Forget Steve Jobs: Here’s why Joe Biden thinks innovation trumps the old way of doing things

Joe Biden made a big promise when he announced his new climate plan earlier this week: to prevent the continued opening of new coal-fired power plants in the United States.

“America now has the technology to end the use of coal tomorrow,” he said. “That doesn’t mean it’s right to do so — I oppose the use of coal in electricity — but it is there, and we will end it.”

In a phone call with reporters, which was unannounced, the vice president explained that he had been deliberately vague on exactly how this plan would be accomplished, because he knew it would leave people with “as much questions as answers.” He was not without additional details, though.

Among those answers, he said, were a set of specific incentives to help coal workers go to vocational and technical schools and start their own businesses, something he said he and former President Barack Obama had previously proposed to do.

Meanwhile, in coal country, there was less to celebrate.

Roy Meeropol, a local leader who serves as president of Citizens Climate Lobby, told The Intercept that Biden had been making speeches in coal country before he made his announcement. “He had come in and talked about how the President needed to change his mind. So people thought, ‘Well he’s serious. And then he said, ‘I have a climate plan,’ ” Meeropol recalled.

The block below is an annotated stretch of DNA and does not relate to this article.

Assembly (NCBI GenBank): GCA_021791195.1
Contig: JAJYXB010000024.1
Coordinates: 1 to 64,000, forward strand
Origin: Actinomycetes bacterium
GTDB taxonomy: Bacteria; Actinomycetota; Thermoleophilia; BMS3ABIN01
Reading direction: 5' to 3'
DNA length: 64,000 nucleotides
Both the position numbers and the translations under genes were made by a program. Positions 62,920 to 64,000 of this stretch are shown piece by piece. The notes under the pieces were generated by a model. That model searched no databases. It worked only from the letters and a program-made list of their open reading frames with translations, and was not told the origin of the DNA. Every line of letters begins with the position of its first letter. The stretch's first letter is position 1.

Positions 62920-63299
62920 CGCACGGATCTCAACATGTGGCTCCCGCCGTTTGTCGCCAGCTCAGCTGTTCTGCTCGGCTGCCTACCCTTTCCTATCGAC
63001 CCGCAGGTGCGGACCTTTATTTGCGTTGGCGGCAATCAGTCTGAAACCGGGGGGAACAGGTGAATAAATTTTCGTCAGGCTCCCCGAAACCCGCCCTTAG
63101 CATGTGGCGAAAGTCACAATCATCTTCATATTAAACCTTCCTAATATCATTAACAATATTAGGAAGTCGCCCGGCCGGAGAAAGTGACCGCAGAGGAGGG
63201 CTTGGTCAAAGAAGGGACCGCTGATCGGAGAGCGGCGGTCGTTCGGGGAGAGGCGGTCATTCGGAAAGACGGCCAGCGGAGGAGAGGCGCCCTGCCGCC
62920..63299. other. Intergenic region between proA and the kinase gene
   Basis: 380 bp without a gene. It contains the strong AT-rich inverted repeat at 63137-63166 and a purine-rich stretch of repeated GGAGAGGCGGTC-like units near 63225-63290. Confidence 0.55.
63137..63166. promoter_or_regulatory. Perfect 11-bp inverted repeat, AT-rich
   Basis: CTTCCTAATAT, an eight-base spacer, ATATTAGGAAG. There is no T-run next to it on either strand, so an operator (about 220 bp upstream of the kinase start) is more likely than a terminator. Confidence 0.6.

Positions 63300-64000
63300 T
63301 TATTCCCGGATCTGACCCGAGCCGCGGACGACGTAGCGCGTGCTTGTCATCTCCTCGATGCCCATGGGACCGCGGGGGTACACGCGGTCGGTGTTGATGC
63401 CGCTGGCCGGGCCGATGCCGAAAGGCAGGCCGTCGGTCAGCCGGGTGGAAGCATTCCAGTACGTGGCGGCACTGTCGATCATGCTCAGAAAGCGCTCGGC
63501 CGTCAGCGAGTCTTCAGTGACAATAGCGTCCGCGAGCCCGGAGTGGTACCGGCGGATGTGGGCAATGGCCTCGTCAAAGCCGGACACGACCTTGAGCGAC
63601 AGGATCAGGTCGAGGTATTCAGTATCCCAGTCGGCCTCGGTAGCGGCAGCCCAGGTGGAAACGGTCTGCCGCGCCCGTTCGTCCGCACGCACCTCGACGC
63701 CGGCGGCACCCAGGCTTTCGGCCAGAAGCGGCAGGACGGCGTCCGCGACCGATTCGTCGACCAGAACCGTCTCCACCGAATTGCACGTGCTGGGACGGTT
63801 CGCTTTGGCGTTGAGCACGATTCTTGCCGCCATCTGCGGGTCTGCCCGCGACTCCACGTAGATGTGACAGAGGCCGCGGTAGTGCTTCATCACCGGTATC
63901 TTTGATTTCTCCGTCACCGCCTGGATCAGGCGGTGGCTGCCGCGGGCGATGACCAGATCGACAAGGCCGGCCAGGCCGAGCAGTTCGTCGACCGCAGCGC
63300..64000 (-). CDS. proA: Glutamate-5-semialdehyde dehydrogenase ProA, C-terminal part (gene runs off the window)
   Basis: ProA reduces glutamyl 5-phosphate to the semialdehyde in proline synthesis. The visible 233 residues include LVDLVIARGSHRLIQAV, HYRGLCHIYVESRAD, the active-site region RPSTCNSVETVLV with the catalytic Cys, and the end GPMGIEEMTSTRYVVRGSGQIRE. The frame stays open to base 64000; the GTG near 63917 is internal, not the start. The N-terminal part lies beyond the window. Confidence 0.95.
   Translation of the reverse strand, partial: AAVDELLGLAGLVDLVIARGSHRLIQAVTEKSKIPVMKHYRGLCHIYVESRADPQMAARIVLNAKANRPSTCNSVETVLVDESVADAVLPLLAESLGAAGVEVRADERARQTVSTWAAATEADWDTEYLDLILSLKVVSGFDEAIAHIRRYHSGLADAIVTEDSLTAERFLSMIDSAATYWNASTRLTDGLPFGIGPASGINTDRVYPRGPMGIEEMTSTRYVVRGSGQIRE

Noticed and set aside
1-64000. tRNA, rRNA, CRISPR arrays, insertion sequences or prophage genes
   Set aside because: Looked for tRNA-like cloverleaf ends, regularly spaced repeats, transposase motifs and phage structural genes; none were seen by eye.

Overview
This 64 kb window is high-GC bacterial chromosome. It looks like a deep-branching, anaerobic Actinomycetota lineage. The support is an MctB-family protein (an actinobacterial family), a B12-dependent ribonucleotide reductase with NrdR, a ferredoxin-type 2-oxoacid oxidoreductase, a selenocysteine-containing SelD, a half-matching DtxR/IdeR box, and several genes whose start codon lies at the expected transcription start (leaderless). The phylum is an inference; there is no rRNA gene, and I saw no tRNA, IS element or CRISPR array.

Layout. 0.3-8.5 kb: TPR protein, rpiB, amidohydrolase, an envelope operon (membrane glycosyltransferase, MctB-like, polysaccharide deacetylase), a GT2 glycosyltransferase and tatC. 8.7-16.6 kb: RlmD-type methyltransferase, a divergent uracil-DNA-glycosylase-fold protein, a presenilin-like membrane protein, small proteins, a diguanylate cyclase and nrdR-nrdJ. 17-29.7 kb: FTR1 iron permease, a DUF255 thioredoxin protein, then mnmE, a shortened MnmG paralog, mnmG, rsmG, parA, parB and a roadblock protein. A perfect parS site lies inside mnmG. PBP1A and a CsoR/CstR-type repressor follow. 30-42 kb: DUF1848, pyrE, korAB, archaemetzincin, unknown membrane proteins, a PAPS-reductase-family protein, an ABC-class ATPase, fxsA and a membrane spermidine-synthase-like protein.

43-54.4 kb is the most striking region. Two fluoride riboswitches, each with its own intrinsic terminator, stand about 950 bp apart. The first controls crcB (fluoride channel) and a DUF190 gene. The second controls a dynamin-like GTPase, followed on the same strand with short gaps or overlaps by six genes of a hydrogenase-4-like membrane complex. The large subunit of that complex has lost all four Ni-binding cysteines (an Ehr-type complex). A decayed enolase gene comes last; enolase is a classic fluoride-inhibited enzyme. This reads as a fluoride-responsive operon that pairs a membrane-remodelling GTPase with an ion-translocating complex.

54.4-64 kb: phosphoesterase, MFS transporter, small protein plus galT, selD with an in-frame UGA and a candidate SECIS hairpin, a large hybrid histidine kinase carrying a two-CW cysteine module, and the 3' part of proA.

Meeropol then detailed two threats Biden’s climate plan didn’t address: First, the U.S. coal industry is expected to continue operating in the United States, even after the recent price slump and Asian competitors gobbled up the shrinking overseas market. And second, the coal industry is still heavily reliant on coal fired power plants for its revenues and largely depends on federal subsidies to continue operating, according to the Energy Information Administration.

In a New York Times op-ed earlier this year, Biden wrote: “Imagine a day when we would no longer need to mine and burn coal for electricity. Where we would have wind farms and solar panels and use the American natural gas surplus to build a carbon-free economy, powered by natural gas and batteries and nuclear power and coal, just as we use hydroelectric and nuclear and wind.”

It’s an ambitious goal that will face tough opposition in Washington, where people say another major obstacle is the Trump administration’s supposed help to the coal industry. It’s a stance reiterated by the White House Office of Management and Budget earlier this year. In a March 2017 memo, then-OMB director Mick Mulvaney wrote that coal companies were receiving “appropriate and regulatory government assistance” even though the White House has decried the practice of “crony capitalism” and promised to “move away from an economically and politically obsolete business model.”

President Trump himself has assailed President Obama’s climate plans. “It’s not going to happen,” Trump said in an interview last month with The Guardian. “I don’t care about global warming.”

Read the full story at The Intercept.


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